NRDC President John Adams Welcomes Frances Beinecke as Successor
NEW YORK (March 10, 2005) -- John Adams, founding executive director of NRDC (Natural Resources Defense Council) and a leading figure in modern American environmentalism, announced today that he will step down as president of the organization he helped create 35 years ago. The move will take effect on January 1, 2006.
Under Adams' leadership, the New York-based NRDC has become one of the world's most effective advocacy organizations, with more than 1 million members and activists and a staff of nearly 300.
The NRDC board of trustees has selected Frances Beinecke to assume the presidency when Adams steps down. Beinecke, who has been the organization's executive director since 1998, first came to NRDC in 1973. She has been integral to NRDC's growth, and will assume the new role with Adams' complete and enthusiastic support.
"Frances Beinecke is an extraordinarily talented, visionary leader who has helped steer our successful efforts through periods of both great promise, and tremendous challenge," Adams said. "She is a dear friend and outstanding colleague who will stand tall in the fight to protect human health, preserve our natural heritage and guard the world's wild habitats."
The decision has been under discussion with the NRDC board for some time, Adams said, adding that NRDC's strength and depth of leadership will make the transition as easy as it is appropriate. Adams will maintain an active role in NRDC's efforts to safeguard the Earth, and the people who live on it.
"NRDC is triply lucky," said Frederick A.O. Schwarz, chair of the NRDC board. "We are lucky to have had John Adams at the helm for 35 years of dynamic growth; we are lucky to have Frances Beinecke standing ready to accept the presidency with such capable hands; and we are lucky to have John's continuing involvement in key initiatives into the future."
The move comes at a time when NRDC is using its strength not only to counter attempts to undermine environmental protection, but also to press forward on the creation of new solutions to guard our water, air and wildlife.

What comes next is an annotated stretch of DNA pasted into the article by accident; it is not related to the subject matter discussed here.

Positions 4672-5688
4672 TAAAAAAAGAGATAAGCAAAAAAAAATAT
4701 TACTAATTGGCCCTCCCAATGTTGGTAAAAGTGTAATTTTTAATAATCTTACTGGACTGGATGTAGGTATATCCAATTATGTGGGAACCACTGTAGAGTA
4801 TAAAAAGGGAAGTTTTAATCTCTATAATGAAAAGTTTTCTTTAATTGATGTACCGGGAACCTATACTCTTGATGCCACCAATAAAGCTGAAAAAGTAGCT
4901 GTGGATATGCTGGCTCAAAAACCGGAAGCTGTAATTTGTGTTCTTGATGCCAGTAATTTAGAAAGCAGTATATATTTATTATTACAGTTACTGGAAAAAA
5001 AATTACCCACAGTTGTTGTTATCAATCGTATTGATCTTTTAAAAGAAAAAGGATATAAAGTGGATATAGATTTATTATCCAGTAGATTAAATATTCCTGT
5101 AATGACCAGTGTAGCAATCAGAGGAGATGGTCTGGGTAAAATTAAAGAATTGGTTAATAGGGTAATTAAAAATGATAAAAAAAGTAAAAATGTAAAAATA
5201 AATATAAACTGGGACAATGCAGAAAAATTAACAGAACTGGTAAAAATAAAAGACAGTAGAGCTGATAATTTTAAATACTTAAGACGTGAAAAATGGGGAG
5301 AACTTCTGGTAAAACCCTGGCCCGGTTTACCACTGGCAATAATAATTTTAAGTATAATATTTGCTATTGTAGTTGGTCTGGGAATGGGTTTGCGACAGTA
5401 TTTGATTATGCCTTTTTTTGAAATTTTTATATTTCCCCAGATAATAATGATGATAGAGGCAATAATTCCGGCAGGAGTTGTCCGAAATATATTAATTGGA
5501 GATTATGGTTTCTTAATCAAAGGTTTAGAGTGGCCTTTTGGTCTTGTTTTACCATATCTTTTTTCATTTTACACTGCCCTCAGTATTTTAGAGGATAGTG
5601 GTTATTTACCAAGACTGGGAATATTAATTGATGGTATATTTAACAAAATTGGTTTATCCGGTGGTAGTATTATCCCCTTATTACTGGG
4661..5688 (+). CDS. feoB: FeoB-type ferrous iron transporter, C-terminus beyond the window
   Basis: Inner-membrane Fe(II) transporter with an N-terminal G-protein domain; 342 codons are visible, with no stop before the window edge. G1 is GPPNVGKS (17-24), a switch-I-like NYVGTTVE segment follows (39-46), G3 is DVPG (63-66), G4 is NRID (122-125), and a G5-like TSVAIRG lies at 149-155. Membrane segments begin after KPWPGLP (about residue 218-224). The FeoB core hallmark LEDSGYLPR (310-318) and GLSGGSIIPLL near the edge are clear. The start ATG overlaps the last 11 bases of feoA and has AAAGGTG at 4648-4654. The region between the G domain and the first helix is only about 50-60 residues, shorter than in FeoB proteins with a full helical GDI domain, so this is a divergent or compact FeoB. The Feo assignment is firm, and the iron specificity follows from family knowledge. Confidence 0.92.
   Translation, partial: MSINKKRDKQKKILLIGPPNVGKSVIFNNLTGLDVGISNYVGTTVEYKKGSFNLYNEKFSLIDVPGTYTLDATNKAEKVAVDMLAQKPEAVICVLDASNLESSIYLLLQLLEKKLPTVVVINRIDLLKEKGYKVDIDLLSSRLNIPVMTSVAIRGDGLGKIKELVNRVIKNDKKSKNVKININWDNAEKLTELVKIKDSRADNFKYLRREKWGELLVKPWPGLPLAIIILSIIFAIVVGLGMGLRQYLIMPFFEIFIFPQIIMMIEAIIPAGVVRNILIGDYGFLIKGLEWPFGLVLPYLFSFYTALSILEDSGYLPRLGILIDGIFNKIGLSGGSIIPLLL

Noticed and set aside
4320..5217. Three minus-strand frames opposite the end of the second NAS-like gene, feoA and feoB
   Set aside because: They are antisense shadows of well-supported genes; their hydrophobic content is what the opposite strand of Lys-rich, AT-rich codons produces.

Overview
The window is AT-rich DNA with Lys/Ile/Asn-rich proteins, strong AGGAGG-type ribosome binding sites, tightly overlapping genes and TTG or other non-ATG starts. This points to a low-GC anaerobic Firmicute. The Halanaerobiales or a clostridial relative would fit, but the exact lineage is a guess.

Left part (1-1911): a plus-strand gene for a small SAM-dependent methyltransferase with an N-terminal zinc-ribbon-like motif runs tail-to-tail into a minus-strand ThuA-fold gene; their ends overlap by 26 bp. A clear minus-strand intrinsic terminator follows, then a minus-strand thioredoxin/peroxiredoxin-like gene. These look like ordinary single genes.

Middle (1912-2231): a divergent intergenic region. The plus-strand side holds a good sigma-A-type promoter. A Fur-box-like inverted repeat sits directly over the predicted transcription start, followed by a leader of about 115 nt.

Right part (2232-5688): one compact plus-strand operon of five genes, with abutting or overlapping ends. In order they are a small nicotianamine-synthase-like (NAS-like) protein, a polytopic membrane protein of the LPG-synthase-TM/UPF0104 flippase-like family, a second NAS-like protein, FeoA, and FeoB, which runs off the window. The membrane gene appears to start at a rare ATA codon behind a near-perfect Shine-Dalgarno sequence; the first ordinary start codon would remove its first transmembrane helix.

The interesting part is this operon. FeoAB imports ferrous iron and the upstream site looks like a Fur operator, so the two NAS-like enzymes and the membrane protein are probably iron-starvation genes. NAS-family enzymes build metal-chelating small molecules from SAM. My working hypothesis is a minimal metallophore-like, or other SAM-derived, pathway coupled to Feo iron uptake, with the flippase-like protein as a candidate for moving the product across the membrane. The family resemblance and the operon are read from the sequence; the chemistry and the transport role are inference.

"We have tremendous opportunities to meet the environmental challenges of the modern world; our job is to make it happen. NRDC is working hard to help business and political leaders deliver the solutions we need for the 21st century," Beinecke said.
John Adams co-founded NRDC in 1970, following a five-year tour of duty as an assistant U.S. attorney in Manhattan. His tenure with the organization encompasses the creation of pioneering laws like the Clean Air and Clean Water Acts, as well as more recent battles over global warming and energy security. In addition to his work at NRDC, Adams has taught for 26 years as an adjunct faculty member at New York University law school, where he created the NYU/NRDC Environmental Law Clinic. Adams is chairman of the board of the Open Space Institute -- beneficiary of a $100 million trust for land protection in New York State -- and serves on boards of the Woods Hole Research Center and the League of Conservation Voters. He is a graduate of Duke University Law School and Michigan State University.
Frances Beinecke has had a distinguished career in conservation, rising through the ranks of NRDC since first coming to the group in 1973. She started out working to protect New York State's natural landscapes and stop irresponsible offshore oil and gas development. She later headed a comprehensive restructuring that kept NRDC at the strategic forefront in environmental advocacy. She has been executive director since 1998, and served in the number two position in the organization since 1990. An avid defender of habitat and wild places, Beinecke has also chaired the boards of the Wilderness Society and the Adirondack Council. She is currently on the boards of trustees of the World Resources Institute and the New York League of Conservation Voters. She is a graduate of Yale University with a master's degree from the Yale School of Forestry and Environmental Studies.